Japan's defence minister could soon be given the power to shoot down incoming missiles without first seeking permission from the cabinet.
Japan is buying a sophisticated anti-missile system from the US
The draft bill was approved by the cabinet and is expected to go before parliament later this week.
Correspondents say there are concerns that the present system would waste time in the event of an attack.
A major defence review is under way in Japan, amid concern about the nuclear ambitions of its neighbour North Korea.
Chief Cabinet Secretary Hiroyuki Hosoda said the defence chief could only give the order to launch missiles if the country was under attack.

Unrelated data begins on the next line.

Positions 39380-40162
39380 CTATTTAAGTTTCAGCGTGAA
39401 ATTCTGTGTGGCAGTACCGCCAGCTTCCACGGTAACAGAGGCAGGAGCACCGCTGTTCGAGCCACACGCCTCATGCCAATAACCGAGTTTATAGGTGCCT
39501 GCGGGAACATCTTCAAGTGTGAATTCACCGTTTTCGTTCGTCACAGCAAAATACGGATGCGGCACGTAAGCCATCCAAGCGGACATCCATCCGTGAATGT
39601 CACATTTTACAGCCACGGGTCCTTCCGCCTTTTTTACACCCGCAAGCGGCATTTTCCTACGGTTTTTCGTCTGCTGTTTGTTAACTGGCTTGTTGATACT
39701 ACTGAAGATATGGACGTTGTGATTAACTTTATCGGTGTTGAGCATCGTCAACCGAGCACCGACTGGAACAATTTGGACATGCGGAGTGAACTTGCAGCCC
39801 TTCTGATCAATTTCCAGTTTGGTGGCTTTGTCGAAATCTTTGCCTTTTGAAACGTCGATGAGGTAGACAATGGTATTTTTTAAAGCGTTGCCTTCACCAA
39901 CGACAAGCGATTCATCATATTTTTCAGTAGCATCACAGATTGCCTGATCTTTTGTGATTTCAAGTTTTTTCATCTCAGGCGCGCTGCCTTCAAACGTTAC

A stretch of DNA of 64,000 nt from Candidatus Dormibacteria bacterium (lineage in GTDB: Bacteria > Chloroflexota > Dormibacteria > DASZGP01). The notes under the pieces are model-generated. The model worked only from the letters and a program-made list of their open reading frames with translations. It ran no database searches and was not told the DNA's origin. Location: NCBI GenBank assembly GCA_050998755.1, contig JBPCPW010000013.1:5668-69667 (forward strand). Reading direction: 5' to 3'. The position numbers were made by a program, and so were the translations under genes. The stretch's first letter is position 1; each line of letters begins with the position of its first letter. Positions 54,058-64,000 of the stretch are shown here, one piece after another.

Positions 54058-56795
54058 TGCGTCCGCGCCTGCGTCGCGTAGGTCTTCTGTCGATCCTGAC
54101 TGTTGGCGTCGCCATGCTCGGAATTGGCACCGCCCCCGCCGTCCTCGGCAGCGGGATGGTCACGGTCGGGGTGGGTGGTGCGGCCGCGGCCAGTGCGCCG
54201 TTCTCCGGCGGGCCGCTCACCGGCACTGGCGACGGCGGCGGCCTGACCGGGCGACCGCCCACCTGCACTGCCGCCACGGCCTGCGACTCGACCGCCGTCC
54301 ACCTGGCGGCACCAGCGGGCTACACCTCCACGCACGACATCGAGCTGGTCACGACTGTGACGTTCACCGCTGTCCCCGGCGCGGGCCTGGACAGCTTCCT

Currently, permission is needed from parliament.
"Lately, there are more countries equipped with missiles. We need to deal with the situation immediately if a missile were to be launched at Japan," Mr Hosoda told a news conference.
Under the bill, missiles could be launched without permission only in an emergency and the prime minister must notify parliament.
If the situation is not urgent, the defence minister would follow current procedures.
Japan has been undergoing a review of its defence policy and in December eased restrictions on arms exports to allow greater collaboration with the US in areas of missile defence.
Tokyo says a review is necessary due to the world's changing security situation.
In 1998, Japan was shocked when North Korea fired a ballistic missile over the country.
Last week, Pyongyang publicly said for the first time that it had nuclear weapons and was pulling out of multi-party talks on the nuclear issue.
Although Japan has restated its constitutional pledge never to threaten other nations, critics fear the country's pacifist policy, in place since World War II, is being threatened.